• 180: A Conversation between Christopher Nolan and Al Pacino (17 min.; SD): This interview between Insomnia's director and star casts a wider net than one might expect, frequently stepping outside discussion of the film itself. It's largely a discussion about the craft of filmmaking as a whole. Pacino draws from his expansive filmography -- including The Godfather, Scarface, and Dog Day Afternoon -- as touchstones. The two also speak about what rehearsals are truly meant to accomplish, building intimacy and trust rather than just an increased familiarity with the material.

  • Day for Night: The Making of Insomnia (8 min.; SD): "Day for Night" digs deeper than the traditional making-of featurette, placing particular emphasis on the film's psychological approach and how to most effectively convey fatigue without causing the audience to doze off as well. Much of the talent on both sides of the camera are interviewed here, among them executive producer Steven Soderbergh.

  • Eyes Wide Open (7 min.; SD): The condition of insomnia is explored in this featurette by a group of medical professionals and real-life insomniacs, and it's noted how faithfully the damaging aftereffects are reproduced in the film.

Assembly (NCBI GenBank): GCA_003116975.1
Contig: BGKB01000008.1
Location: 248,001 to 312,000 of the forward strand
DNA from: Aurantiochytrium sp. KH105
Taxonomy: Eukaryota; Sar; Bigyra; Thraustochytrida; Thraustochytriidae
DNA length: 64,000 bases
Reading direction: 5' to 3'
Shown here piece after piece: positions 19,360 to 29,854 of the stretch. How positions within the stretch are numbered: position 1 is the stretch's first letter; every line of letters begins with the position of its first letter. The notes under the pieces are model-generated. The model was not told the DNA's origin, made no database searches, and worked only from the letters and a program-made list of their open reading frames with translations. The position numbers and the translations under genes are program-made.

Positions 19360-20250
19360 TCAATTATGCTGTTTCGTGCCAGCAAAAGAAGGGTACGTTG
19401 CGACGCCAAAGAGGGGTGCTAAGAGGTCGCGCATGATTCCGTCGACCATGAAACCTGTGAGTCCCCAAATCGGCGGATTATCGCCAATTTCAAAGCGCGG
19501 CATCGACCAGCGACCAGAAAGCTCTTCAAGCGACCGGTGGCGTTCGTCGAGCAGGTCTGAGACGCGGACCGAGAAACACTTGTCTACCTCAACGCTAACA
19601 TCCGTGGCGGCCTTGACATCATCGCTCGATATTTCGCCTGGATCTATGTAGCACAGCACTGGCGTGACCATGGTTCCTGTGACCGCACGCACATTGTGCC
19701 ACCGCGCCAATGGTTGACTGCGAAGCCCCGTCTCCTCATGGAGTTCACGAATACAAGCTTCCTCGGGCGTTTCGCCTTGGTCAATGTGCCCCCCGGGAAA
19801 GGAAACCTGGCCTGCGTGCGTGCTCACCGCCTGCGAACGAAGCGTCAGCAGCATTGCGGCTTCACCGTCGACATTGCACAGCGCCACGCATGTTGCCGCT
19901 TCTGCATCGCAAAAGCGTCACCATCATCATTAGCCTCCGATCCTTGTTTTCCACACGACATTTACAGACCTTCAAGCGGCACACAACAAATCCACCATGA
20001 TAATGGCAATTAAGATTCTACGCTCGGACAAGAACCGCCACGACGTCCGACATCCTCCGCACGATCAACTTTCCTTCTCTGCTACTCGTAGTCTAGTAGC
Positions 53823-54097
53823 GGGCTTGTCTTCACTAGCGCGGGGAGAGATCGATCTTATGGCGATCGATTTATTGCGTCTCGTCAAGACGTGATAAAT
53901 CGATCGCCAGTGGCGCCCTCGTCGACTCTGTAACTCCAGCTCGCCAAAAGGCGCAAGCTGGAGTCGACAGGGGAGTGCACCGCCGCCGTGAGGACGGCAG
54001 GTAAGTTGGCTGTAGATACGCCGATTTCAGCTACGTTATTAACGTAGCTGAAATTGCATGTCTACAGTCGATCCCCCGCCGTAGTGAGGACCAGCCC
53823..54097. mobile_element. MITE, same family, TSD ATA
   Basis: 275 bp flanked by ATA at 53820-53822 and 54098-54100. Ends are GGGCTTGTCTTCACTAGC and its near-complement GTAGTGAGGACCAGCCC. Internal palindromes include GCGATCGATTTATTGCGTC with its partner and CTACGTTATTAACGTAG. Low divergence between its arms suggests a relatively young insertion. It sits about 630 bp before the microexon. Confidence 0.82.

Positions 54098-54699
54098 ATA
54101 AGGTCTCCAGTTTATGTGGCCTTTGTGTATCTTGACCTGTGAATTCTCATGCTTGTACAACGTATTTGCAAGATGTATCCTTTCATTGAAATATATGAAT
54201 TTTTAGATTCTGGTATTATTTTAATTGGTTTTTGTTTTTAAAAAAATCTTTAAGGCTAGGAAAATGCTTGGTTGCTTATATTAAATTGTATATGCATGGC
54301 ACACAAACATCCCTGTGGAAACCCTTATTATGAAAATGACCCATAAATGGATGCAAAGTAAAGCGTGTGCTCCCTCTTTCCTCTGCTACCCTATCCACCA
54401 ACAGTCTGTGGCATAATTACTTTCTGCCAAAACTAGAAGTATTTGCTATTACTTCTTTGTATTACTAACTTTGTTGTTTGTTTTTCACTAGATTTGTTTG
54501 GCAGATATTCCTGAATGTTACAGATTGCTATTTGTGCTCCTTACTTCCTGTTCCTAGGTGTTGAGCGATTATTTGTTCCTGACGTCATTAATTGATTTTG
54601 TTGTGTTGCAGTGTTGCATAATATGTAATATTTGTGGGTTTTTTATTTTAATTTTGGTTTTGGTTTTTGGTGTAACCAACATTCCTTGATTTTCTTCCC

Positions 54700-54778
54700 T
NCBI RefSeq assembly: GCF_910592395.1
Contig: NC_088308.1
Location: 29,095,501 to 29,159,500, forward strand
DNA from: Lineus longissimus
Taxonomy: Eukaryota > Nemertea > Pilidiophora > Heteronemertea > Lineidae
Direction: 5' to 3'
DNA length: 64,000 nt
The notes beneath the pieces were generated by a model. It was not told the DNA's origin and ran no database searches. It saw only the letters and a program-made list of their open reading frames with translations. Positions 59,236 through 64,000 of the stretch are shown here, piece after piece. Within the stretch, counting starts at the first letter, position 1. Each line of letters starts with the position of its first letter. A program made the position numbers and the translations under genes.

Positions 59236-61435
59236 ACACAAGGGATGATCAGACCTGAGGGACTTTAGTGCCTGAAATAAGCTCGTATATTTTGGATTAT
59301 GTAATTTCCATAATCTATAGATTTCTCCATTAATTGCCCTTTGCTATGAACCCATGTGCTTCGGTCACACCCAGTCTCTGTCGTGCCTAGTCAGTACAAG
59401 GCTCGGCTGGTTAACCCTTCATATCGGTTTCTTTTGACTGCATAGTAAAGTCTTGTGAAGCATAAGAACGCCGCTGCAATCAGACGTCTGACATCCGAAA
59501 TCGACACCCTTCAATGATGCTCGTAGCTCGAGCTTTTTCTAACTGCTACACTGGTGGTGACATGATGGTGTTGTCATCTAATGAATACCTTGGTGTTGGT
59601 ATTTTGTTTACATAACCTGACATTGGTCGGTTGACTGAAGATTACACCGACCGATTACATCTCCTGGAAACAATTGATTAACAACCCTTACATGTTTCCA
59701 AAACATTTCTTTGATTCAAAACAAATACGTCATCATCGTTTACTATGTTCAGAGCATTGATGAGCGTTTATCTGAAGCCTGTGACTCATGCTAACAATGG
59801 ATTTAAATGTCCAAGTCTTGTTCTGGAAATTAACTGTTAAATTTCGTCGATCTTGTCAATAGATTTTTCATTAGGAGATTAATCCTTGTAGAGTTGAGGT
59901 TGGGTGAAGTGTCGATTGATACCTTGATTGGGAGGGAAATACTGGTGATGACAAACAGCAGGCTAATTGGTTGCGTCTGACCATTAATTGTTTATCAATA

• In the Fog (6 min.; SD): Director of photography Wally Pfister and production designer Nathan Crowley each offer separate commentary over a reel of behind the scenes footage and excerpts from Insomnia. Pfister delves into how treacherous and all but inaccessible the location for the fog
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    sequence was, and from there, he moves into the technical aspects of creating and lighting this impenetrable bank of fog. Crowley's comments largely overlap, and the only standout note of his is that their fog would travel miles into the distance afterwards...that it wasn't content to just linger where it was created.

  • Audio Commentaries: Somewhat intriguingly, despite the number of audio commentaries on Insomnia, there's not a single traditional one among them. Actress Hilary Swank, screenwriter Hillary Seitz, editor Dody Dorn, cinematographer Wally Pfister, and production designer Nathan Crowley lend their thoughts to individual sequences from the film. Each of them has been recorded separately, and these excerpted scenes run 42 minutes in total. The authoring of this Blu-ray disc allows them to be played indivudally or in one fell swoop. The three women -- and its screenwriter in particular -- have the most to contribute. Seitz explains how she approached this remake of Erik Skjoldbj√¶rg's film from a different angle, delves into the rhythm she prefers when penning dialogue, and speaks at length about what distinguishes Insomnia from a standard issue procedural thriller. Dorn takes care to note how later passes at editing certain sequences better fleshed out the psychology of Will Dormer...the way he struggles with his guilt while still attempting to pull over this smokescreen. Pfister's comments are inspired as well, exploring the spontaneity Nolan encourages on the set, his approach to lighting, and ensuring that there's a constant sense of movement.